California abandons plan to tax text messages
California regulators no longer plan to tax text messages.
The California Public Utilities Commission said a new FCC ruling prevented the state from levying a tax on text plans. The state hoped to add new monthly fees onto wireless customers’ bills to increase funds for programs that bring connectivity to underserved residents. Regulators were scheduled to vote on the measure on January 10, 2019.
The FCC put the text tax’s future in doubt when it issued a new rule on December 12 determining text messages constitute an “information service” — not a “telecommunications service.” CPUC commissioner Carla Peterman withdrew the text tax propsal “in light of the FCC’s action.”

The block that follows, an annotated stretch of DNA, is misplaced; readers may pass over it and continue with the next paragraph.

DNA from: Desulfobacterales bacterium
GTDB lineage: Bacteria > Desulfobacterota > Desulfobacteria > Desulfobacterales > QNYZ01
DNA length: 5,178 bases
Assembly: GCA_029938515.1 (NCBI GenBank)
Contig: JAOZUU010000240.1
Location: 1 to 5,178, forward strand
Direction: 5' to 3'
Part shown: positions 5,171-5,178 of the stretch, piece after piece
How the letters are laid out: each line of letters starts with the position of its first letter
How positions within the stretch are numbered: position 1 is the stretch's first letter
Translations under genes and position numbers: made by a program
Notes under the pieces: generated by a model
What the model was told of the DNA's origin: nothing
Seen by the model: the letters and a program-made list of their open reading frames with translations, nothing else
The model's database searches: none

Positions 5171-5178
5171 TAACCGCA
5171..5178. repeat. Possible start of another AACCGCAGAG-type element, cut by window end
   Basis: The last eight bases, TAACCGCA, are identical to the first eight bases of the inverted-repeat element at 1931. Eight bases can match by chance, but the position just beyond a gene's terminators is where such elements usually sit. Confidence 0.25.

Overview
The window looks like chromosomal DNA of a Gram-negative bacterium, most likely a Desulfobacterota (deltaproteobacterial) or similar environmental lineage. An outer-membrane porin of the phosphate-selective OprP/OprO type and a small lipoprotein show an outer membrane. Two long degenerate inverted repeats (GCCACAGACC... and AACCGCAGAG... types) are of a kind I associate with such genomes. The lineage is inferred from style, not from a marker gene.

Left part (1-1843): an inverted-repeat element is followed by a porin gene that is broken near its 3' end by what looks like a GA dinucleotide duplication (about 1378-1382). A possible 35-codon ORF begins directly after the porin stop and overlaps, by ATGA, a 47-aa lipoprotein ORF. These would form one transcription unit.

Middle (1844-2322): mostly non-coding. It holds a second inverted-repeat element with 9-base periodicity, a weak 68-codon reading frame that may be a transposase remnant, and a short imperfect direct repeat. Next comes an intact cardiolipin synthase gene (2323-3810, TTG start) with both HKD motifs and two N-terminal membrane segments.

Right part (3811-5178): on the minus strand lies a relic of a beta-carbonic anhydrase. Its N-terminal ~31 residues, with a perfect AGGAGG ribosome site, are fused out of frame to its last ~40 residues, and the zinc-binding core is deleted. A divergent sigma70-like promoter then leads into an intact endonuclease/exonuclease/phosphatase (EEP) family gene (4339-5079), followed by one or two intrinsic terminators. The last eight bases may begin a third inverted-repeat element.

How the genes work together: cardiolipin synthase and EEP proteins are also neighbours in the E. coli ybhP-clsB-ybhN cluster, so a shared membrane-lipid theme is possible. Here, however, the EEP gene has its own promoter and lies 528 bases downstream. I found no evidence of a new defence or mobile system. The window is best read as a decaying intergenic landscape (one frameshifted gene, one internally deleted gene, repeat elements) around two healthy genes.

Proponents of the FCC’s new rule say it will give carriers the ability to crack down on spam messages, and critics say it could lead to carriers censoring messages. The FCC did not immediately respond to a request for comment Sunday.
The CPUC’s proposed text tax faced strong opposition from industry trade groups, including CTIA, which represents AT&T Mobility, Sprint, and T-Mobile. (AT&T is the parent company of CNN.)
The industry group said the CPUC proposal would have created inequity “between wireless carriers and other providers of messaging services,” such as WhatsApp, iMessage and Skype. In a legal filing, CTIA called the text tax plan “illogical, anticompetitive, and harmful to consumers.”
CTIA did not immediately respond to a request for comment Sunday.